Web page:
Open Access

Glucose Toxicity: a case report

  • Stanley S Lefkowitz1Email author,
  • Doris L Lefkowitz1,
  • Daniel Le2,
  • Greg Charles3 and
  • James Mone4
Cases Journal20081:295

DOI: 10.1186/1757-1626-1-295

Received: 15 October 2008

Accepted: 03 November 2008

Published: 03 November 2008

Abstract

Background

Toxicity to glucose is not a normal state, however, it has been reported that after certain individuals ingest sugar, they produce excess tumor necrosis factor.

Case report

An other wise healthy 47 year old male developed a severe sensitivity to foods containing sugar over a 12 year period. After eating certain foods containing sugars he would develop angst, pain in his extremities, fever, etc. Onset was gradual and he has had to eliminate various foods over the years until today he is restricted to eating only certain foods without exception. In a controlled challenge with glucose, tumor necrosis factor was found to be elevated in his serum.

Conclusion

Because mannose is known to block induction of tumor necrosis factor by macrophages, a regimen of mannose either prior to and/or post development of symptoms minimized these responses. A precise understanding of these events awaits further study.

Introduction

Toxicity to glucose is not a normal state, however, it has been reported that after certain individuals ingest sugar, they produce excess tumor necrosis factor (TNF) [1]. When their monocytes were challenged in vitro they produced reactive oxygen species which prevailed over the induction of insulin. This was termed the "joker effect" or glucose-induced genotoxicity.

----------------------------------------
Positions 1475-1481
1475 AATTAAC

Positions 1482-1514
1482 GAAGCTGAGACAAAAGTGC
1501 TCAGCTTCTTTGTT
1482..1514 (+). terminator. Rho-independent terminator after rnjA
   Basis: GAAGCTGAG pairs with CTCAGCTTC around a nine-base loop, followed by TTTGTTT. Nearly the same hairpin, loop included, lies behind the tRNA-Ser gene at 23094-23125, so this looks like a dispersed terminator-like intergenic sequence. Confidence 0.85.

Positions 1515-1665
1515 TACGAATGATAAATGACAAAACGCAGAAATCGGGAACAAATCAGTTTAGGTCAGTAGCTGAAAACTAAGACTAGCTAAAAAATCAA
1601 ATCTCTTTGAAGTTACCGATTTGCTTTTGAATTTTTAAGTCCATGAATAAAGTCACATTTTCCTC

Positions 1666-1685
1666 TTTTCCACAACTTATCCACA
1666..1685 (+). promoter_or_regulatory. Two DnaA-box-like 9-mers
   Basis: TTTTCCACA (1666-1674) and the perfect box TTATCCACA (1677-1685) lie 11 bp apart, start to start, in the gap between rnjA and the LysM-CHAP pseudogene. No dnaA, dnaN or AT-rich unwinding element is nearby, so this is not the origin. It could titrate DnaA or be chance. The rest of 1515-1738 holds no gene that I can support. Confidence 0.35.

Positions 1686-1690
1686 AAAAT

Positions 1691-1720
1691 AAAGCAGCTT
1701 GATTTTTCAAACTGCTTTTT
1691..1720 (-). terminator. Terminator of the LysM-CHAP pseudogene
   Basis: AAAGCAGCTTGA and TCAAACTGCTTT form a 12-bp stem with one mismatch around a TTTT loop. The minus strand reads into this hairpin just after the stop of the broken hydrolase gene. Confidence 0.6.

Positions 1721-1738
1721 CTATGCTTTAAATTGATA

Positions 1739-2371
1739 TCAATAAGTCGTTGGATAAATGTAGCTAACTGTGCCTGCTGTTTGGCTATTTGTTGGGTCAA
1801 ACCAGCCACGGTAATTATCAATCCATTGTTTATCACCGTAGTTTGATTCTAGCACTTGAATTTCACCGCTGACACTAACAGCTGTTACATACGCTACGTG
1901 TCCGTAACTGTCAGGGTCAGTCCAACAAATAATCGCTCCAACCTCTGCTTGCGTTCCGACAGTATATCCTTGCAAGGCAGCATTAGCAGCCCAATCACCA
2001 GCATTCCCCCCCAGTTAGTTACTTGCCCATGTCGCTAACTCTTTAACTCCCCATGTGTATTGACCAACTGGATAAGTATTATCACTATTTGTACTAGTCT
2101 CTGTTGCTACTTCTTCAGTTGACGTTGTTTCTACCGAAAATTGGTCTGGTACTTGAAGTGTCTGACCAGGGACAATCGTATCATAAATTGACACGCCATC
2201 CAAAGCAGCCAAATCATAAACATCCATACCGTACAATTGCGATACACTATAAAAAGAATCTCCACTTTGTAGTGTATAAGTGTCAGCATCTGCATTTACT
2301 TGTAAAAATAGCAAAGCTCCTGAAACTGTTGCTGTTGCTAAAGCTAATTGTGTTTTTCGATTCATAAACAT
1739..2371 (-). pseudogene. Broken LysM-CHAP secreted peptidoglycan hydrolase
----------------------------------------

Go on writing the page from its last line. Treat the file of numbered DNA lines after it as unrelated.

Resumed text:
Case presentation

A 47 year old extremely athletic male who competed in track events, which included pole vaulting, won numerous awards and all American status for his athletic prowess. Approximately 12 years ago, he noticed that when he would ingest certain foods containing sugar, he would develop a constellation of symptoms within minutes. It first started with eating melon, then frozen yogurt, and then virtually all foods containing small amounts of sugars. These symptoms included: angst, discomfort, and nausea, followed by flu-like symptoms included headache and muscle discomfort. Subsequently he would develop fever up to 103 degrees and neuropathic-like pain in the extremities. These symptoms have become more severe in recent years. His diet for the past 18 months consisted exclusively of 4 oz of beef or chicken and white rice for each meal with no exceptions. Any deviation resulted in the symptoms described above. In addition, he was taking certain medications on a regular basis, which contained lactose, and was becoming increasingly "sensitized" to these sources of sugar as well. His weight has dropped from 178 lbs to his present 148 lbs.